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India: One Day Women Can Play and Dance

India Unheard shows us two different festivities in different areas of the country where married women from tribal communities can, for one day only, play and dance in public without risking censure.


Indial Classical Dance in Kerala by Steve Cox, CC By


In Tribal Festival Celebrates Femininity, Devidas Gaonkar explains how due to the patriarchal structure that still persists in many tribal communities, there are very few occasions where women are allowed to get away from their chores and duties in the home, and this festival is a chance for them to gather together and have fun. He grew up observing his mother and sister enjoying themselves this day and understood the importance of giving women the chance to enjoy festivities in the same manner men are allowed to do so.

The following video by Devidas Gaonkar shows the Dhillo festivities, which take place on the day before Diwali, in Cotigao, Goa:

‘Dhillo’ is the name of the icon made of clay or cow dung that the women make to symbolise their deity; it is placed on the village ‘maand’ (platform or space kept for performances or festivals) where the women proceed to perform folk dances, which are known as ‘khel’ (game).

Another India Unheard Video Volunteer, this one in the Maharashtra region, talks about a similar day when women in her village can dance and have fun:

In rural Mahasrashtra where Rohini, the correspondent of this video lives, women are treated as inferior to men. So while men are free to do whatever they want, women's moves are restricted and they must take need special permission from family members to even move out of their homes. They are especially forbidden to sing, dance or play in public view. Those who do so, are looked down upon as women of loose morality. However, once in a year — on the day of Nagpanchami this bar is lifted and women are expected to dance and play games.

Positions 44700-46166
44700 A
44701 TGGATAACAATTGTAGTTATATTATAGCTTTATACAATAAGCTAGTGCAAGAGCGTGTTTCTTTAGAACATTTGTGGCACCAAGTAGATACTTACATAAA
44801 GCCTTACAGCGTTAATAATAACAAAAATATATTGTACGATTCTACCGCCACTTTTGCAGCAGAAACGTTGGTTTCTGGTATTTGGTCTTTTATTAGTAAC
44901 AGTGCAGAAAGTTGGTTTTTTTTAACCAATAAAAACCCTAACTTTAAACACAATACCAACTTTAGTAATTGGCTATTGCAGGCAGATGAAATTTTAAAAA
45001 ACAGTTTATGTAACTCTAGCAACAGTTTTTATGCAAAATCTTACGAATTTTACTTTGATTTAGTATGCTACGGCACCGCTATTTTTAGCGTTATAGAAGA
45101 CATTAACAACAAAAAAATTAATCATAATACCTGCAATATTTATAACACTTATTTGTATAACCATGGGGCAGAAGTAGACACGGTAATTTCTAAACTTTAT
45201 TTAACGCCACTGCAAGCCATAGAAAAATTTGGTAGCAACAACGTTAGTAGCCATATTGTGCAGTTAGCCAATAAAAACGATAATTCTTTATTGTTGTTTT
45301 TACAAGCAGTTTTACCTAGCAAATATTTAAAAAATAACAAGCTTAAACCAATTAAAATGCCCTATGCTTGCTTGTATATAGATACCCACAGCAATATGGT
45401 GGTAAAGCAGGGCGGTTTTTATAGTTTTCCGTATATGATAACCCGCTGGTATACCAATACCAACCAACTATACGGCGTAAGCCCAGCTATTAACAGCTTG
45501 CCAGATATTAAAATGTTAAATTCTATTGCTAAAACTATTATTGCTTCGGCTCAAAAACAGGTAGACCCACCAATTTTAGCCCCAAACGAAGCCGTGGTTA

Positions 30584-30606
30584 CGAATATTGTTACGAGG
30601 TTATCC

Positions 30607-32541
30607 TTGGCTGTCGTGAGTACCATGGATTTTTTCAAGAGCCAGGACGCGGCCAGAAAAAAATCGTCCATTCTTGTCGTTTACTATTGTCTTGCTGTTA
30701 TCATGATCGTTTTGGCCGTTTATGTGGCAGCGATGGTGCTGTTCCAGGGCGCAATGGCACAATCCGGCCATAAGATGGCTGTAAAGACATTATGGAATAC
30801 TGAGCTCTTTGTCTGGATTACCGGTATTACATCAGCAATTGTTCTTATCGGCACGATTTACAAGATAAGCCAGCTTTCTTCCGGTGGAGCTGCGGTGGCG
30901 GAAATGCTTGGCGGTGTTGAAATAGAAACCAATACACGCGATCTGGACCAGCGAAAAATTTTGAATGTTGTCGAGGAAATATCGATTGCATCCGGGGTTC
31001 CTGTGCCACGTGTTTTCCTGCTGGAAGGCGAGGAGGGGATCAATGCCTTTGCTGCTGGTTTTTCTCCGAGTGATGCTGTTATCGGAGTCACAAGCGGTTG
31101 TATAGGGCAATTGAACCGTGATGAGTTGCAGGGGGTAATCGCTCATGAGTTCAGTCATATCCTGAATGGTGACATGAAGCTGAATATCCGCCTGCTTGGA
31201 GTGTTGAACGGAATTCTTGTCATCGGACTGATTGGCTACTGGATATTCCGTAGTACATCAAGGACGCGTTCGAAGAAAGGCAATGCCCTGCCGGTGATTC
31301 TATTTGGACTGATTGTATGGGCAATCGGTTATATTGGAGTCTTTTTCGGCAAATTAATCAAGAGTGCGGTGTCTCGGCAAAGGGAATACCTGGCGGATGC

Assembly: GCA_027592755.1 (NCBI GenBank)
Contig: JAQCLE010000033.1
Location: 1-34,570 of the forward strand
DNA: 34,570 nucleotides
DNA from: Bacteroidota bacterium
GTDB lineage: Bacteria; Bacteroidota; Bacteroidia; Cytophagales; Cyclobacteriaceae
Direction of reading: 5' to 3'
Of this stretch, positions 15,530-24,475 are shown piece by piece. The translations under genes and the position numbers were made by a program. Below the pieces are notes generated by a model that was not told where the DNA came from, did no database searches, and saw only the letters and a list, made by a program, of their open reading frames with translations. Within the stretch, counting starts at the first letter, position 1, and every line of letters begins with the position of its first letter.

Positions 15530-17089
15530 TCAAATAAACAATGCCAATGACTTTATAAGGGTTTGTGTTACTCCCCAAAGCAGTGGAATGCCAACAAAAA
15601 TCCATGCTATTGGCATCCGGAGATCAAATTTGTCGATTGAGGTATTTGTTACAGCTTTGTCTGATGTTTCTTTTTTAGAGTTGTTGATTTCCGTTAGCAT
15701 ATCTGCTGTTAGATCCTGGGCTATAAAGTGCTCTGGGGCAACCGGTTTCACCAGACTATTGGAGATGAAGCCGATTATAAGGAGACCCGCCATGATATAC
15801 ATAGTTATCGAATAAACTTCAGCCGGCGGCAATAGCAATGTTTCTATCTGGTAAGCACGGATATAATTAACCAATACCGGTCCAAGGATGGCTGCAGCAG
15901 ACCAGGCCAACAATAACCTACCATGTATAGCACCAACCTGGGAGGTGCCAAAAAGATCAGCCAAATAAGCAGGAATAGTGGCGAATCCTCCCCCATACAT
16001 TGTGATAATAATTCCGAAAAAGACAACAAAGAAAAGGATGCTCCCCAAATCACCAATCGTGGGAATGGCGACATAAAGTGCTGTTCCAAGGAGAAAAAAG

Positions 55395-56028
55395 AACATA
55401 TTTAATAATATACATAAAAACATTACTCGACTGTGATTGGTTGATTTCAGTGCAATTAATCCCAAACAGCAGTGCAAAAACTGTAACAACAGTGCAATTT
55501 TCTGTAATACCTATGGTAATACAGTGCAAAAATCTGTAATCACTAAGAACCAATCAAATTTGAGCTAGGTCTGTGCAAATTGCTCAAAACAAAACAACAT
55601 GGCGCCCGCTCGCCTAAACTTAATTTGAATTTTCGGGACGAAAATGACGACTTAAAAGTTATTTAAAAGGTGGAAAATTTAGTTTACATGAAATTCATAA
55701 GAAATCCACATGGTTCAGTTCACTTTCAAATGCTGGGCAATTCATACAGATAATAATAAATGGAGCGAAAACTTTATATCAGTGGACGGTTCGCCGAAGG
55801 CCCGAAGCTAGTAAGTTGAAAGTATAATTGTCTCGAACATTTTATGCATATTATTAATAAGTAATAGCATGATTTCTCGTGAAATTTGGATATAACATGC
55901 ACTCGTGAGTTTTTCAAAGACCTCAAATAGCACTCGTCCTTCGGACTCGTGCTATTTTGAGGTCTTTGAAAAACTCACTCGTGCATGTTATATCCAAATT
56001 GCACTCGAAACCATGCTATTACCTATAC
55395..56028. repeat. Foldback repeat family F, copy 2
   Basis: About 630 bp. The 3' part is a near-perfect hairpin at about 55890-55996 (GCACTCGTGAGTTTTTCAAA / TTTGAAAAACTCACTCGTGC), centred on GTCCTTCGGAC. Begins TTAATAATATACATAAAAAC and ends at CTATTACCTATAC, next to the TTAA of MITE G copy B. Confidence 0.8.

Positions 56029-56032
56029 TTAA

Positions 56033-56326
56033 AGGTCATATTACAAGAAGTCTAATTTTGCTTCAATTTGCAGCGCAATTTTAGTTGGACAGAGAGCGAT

India Unheard is a community news service launched by Video Volunteers; an organization which trains community members into becoming correspondents who tell the unique stories about their minority or marginalized communities through video, SMS reporting and other social media tools.

2 comments

  • A gentle capture of a long story hidden behind the colors. When a photograph becomes an educational tool and features whole story not only short-lasting impression it achieves one of its important goals. I like that the author draws the inspiration from the Tribal Festival Celebrates Femininity in India and doesn´t only deliver us an aesthetic value but also approaches the whole cultural background.

  • azmat

    Oh the simple yet pure celebrations of our people!! Alas its only one day women can display their love of song and dance. Our mothers and sisters are important part of our life and heritage. They should be given enormous respect and honor and freedom equal to men. The women and young girls in the video look cheerful and happy as they teach us how to celebrate life in those beautiful dresses representing the magical colors of the rainbow.

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